It’s now been a short 2 months in Shanghai and our food knowledge is slowly but surely growing. In all honestly we havent really been that overwhelmed with the western food on offer. Given that the prices are at par with the west, I’m almost better off saving my pennies and flying back home or to Europe for a proper feed.
However we’ve been pleasantly pleased about the quality of the Canto and Japanese food here. Cantonese food is simply comfort food for me. Which is slightly bizarre, as I have havent exactly grown up in a Canto household.
Following a grocery haul at M&S on Nanjing Road (puff pastry anyone?), we stumbled across dimdim sum. Yes, the very same branch of the famed HK institution. A few weeks later, we were back and ready to find out whether it indeed matched up to our HK expectations.
The restaurant itself is on the 2nd level and is actually deceivingly huge, which does mean a small wait for food. Getting a table at peak hour (6pm in China) on a Saturday night proved no issue at all. The place was busy throughout the night but there was constant turnover of tables which meant those waiting weren’t left hungry for long.
First up the famed pineapple buns. These were good, though slightly different from the HK version. Slightly smaller buns were brought out with a deliciously crispy top and deliciously hot pineapple inner. There were perhaps not as many pineapple chunks, but still really good.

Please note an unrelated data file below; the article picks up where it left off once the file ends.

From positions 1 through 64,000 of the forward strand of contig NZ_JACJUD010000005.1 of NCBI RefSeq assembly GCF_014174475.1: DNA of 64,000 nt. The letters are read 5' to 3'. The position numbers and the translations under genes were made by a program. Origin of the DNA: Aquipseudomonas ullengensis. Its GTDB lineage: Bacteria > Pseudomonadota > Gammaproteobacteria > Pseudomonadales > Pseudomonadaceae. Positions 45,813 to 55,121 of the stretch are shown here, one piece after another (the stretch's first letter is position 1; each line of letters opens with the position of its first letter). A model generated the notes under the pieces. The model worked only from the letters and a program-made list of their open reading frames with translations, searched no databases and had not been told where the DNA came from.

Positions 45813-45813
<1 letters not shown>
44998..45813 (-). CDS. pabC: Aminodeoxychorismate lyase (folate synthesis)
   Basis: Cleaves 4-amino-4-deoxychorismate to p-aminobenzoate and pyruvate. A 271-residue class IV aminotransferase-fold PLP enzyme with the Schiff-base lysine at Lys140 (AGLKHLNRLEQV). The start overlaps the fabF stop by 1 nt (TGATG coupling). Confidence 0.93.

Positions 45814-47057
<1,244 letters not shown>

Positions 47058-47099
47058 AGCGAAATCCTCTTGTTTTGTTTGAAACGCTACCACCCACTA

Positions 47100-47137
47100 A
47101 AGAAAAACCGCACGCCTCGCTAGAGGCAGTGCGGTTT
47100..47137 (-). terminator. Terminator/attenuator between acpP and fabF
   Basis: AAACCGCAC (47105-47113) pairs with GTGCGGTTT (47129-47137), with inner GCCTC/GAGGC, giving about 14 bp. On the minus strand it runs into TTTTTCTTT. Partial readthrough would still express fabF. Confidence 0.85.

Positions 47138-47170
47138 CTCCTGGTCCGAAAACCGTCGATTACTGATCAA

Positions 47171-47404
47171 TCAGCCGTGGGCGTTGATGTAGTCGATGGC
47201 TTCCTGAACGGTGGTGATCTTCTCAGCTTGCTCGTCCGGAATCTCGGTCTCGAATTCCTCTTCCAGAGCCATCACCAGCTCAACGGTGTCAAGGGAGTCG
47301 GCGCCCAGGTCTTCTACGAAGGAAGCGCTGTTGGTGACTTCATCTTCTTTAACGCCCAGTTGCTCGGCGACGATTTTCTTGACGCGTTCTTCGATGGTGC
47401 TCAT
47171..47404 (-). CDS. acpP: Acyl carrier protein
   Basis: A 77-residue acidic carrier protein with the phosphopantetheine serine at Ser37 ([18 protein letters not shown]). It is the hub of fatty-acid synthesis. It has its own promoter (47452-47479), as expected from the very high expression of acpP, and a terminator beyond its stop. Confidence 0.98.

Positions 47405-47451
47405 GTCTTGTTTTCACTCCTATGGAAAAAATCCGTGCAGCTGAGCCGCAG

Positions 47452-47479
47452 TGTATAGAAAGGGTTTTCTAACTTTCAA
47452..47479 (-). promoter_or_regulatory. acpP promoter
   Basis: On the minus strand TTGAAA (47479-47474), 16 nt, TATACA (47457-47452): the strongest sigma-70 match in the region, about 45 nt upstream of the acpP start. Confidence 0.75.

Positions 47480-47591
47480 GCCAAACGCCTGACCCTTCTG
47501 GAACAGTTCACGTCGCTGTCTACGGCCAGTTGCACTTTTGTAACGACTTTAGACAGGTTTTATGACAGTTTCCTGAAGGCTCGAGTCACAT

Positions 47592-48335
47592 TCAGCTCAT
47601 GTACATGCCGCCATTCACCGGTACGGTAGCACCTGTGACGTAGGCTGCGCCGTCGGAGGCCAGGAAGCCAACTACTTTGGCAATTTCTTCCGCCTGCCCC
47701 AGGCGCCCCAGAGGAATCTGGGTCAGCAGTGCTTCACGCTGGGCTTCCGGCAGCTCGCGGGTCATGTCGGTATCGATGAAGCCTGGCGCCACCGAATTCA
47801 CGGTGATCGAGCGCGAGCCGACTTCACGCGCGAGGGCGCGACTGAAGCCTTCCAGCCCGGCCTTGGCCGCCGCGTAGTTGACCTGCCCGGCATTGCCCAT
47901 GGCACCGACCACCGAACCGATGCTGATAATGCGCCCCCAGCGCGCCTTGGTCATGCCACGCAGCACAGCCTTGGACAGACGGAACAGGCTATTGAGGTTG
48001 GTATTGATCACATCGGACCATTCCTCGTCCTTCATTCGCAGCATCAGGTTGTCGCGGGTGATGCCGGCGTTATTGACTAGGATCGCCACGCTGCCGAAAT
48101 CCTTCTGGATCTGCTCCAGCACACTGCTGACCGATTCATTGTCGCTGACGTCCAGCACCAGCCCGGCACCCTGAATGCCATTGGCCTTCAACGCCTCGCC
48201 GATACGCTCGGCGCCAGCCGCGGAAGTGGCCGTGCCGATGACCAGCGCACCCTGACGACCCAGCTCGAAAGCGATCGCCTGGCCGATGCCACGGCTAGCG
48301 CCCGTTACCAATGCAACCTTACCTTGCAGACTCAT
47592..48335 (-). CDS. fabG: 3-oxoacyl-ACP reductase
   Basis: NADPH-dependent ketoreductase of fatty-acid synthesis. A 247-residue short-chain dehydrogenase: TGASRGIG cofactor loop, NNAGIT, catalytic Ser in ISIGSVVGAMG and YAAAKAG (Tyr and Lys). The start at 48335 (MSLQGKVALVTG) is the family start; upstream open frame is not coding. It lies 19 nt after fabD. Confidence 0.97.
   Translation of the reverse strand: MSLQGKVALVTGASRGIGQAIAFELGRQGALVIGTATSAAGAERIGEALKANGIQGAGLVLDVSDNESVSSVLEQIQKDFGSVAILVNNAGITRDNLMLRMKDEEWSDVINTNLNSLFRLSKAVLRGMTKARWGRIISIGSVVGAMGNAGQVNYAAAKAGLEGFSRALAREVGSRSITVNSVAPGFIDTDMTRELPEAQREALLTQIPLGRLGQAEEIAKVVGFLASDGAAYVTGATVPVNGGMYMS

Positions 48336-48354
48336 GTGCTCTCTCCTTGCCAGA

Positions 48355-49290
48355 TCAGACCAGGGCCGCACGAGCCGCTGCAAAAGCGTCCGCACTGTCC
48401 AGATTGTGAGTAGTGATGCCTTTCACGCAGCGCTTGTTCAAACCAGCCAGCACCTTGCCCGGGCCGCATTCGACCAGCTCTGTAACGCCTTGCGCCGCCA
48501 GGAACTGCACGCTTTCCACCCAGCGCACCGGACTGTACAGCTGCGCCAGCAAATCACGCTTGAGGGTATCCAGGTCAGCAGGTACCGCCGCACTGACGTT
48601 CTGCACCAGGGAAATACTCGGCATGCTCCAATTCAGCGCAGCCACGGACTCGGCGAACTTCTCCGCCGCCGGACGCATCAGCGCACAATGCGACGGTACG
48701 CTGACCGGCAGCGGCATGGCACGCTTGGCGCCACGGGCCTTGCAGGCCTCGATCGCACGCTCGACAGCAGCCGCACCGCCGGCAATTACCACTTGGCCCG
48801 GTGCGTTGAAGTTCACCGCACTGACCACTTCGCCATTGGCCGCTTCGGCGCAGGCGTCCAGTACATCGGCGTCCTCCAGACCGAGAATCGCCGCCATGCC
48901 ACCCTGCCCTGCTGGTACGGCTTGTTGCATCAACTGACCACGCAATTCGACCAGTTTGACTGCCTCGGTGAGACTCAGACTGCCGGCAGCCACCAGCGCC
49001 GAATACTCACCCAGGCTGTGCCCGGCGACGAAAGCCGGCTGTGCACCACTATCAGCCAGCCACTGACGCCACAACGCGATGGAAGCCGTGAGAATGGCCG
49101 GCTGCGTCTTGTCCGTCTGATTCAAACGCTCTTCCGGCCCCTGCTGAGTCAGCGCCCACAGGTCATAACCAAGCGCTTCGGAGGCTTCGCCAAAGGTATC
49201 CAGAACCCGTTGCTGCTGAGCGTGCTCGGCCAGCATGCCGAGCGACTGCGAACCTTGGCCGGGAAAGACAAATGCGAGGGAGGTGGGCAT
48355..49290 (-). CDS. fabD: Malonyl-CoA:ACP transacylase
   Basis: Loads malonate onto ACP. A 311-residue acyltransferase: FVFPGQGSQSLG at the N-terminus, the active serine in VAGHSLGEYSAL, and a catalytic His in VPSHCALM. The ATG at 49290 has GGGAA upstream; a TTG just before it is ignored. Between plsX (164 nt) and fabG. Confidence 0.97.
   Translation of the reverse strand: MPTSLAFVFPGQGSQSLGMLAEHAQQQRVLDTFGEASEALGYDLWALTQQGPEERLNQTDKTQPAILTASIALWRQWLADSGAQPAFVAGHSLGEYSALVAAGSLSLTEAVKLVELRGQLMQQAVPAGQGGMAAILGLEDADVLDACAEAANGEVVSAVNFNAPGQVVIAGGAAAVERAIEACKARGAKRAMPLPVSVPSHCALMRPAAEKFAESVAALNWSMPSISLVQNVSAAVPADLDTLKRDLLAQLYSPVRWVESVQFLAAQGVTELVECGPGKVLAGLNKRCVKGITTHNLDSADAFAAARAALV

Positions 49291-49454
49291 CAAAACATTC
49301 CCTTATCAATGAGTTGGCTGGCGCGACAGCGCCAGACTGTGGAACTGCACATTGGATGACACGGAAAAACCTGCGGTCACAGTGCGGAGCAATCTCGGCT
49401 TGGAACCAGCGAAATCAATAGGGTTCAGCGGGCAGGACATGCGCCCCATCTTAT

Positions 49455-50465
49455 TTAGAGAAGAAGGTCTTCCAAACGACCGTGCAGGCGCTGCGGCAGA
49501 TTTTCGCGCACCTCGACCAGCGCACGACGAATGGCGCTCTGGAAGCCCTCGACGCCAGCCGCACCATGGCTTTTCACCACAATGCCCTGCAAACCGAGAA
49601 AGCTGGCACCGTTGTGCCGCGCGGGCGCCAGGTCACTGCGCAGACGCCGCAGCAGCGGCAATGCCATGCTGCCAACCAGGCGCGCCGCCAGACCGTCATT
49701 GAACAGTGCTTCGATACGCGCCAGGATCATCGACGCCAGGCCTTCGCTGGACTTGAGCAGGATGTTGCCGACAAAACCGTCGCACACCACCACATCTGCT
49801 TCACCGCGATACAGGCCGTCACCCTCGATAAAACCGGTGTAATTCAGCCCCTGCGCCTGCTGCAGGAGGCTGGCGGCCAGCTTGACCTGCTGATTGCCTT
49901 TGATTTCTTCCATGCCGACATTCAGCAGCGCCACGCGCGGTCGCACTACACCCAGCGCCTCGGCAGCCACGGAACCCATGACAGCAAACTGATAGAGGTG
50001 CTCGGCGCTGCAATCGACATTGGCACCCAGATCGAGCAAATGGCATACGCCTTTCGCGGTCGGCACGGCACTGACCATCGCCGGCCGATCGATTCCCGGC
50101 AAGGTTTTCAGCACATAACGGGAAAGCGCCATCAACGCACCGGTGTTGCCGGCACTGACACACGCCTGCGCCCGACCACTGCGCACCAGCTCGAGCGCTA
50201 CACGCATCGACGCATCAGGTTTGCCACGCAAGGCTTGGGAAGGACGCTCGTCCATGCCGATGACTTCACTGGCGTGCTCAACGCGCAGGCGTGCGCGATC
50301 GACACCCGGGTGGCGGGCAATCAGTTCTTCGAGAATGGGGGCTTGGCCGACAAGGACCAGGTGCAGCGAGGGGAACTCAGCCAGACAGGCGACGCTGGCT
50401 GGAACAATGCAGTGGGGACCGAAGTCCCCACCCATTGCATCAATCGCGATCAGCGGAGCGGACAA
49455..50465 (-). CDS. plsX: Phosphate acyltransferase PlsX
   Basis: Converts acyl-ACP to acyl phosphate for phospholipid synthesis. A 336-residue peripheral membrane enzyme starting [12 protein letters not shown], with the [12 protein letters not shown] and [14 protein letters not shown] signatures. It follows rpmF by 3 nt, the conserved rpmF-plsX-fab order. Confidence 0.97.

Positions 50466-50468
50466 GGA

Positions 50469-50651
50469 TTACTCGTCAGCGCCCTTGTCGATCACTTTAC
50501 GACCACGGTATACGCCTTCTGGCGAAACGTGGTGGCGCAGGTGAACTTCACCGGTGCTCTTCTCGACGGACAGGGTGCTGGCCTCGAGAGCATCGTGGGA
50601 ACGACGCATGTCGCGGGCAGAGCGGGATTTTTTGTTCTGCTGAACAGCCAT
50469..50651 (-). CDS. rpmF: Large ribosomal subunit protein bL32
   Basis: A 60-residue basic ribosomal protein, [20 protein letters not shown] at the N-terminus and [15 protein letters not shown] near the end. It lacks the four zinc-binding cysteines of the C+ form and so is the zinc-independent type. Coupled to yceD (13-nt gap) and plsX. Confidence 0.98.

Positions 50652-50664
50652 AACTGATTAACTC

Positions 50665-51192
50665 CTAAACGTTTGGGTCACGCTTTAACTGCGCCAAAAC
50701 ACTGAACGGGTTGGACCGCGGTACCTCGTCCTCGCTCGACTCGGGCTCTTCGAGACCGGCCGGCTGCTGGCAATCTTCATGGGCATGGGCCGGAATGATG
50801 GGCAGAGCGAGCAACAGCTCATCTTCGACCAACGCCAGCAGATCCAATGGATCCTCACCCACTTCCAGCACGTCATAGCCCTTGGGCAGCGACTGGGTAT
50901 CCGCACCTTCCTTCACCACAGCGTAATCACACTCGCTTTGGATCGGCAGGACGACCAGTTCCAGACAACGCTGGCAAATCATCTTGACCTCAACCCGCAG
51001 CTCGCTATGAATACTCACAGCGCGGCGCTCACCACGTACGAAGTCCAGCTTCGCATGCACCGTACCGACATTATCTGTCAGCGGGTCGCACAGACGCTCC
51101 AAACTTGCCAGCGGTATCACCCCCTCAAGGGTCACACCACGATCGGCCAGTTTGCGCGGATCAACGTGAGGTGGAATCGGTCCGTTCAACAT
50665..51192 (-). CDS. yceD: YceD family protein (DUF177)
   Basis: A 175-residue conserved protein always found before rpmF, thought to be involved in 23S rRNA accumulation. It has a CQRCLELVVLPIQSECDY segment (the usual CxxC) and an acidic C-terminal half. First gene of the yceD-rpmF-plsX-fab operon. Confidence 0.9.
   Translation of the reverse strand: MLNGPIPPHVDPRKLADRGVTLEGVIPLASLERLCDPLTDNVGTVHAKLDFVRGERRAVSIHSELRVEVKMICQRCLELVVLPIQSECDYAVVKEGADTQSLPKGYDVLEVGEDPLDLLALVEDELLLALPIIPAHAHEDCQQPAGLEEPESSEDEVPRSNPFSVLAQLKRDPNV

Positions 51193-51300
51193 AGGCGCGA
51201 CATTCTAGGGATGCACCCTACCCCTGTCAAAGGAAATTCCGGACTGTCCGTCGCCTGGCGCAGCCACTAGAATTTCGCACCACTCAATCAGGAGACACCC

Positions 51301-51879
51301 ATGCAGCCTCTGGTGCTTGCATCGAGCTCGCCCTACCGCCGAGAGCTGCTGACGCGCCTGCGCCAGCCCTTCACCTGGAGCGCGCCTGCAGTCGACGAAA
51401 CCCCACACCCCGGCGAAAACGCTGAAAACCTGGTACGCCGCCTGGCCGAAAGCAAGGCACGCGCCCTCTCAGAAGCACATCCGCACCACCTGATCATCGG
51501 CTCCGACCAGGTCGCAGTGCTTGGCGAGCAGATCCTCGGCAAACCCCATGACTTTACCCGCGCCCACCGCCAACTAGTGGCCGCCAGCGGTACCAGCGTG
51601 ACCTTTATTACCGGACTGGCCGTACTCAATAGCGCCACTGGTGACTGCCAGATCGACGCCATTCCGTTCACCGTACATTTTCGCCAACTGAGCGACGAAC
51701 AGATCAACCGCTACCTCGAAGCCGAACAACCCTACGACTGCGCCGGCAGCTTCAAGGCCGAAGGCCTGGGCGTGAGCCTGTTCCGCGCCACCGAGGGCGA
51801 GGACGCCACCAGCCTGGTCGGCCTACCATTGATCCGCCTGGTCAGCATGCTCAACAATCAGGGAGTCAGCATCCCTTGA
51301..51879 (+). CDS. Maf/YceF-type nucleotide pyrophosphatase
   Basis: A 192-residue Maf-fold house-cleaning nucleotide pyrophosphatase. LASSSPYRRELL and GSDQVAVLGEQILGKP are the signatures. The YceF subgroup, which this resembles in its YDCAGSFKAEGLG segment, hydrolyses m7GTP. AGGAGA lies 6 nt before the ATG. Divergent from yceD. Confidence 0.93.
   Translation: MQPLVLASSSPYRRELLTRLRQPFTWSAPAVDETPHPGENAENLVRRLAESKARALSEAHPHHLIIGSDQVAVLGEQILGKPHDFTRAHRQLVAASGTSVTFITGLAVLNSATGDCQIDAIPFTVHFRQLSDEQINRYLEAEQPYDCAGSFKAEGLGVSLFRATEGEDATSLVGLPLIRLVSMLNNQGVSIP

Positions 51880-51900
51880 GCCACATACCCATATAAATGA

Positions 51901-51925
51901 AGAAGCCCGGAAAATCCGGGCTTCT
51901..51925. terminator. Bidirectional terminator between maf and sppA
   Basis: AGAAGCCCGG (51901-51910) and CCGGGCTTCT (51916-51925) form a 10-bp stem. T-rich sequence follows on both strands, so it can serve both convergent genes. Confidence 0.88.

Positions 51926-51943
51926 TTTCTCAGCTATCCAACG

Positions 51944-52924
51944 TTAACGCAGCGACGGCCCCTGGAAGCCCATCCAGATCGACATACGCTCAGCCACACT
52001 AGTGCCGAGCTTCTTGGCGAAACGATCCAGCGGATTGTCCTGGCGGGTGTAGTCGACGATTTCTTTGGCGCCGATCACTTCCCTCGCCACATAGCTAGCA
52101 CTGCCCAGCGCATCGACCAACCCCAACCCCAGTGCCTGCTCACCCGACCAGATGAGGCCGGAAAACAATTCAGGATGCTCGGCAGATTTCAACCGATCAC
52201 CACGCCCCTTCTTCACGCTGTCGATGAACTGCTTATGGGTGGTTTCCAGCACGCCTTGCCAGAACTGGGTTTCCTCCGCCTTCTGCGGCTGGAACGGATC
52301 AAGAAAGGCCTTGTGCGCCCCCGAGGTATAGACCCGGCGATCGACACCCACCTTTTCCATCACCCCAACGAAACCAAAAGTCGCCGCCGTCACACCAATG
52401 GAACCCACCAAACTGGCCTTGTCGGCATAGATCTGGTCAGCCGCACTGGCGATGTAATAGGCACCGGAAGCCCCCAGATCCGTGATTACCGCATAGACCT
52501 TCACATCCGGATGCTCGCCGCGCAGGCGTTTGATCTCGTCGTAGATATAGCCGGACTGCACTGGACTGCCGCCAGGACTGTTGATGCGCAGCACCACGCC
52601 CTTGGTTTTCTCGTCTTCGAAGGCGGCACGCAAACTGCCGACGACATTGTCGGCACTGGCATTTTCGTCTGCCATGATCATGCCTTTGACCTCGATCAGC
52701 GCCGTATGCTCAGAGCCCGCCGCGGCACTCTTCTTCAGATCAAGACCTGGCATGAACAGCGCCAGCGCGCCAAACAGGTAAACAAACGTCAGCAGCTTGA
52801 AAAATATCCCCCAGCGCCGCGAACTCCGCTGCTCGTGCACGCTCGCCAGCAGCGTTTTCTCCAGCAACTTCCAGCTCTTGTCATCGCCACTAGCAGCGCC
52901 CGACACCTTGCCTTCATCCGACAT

The crispy prawn cheong fun was to die for. Perfectly silken rice noodle enveloped a crisp layer and prawn layer. Dipped in sweet soy sauce, it was perhaps even better than I remember the HK version to be.
Chiu chow dumplings were much, much better than the HK version. A great mixture of pork, dried prawn and peanuts encased in a thick but not too thick skin.
Stir fried XO radish cake was really delicious. The radish cake was not too soggy nor too firm and the XO sauce was really tasty.
Staples like phonix claws (chicken feet in black bean), steamed beancurd pork wrap, har gow and siew mai were good, not outstanding. Portions were very generous.
One thing I did notice is that relative to HK, the menu variety is huge. It literally has any dim sum dish you would want, including a supplementary menu for congee. Price wise, it probably is slightly more expensive than the HK outpost, though portions are noticeably larger. However relative to other dimsum in Shanghai, prices are very competitive and much better value given the size of the dishes.
Given how close we live to this outpost, I can quickly see this place being our fall back anytime we have a craving for cantonese food.
RMB 210 for 3 including drinks (and ordering food excessively)
Dim Dim Sum
2F 889 Nanjing West Rd, Shanghai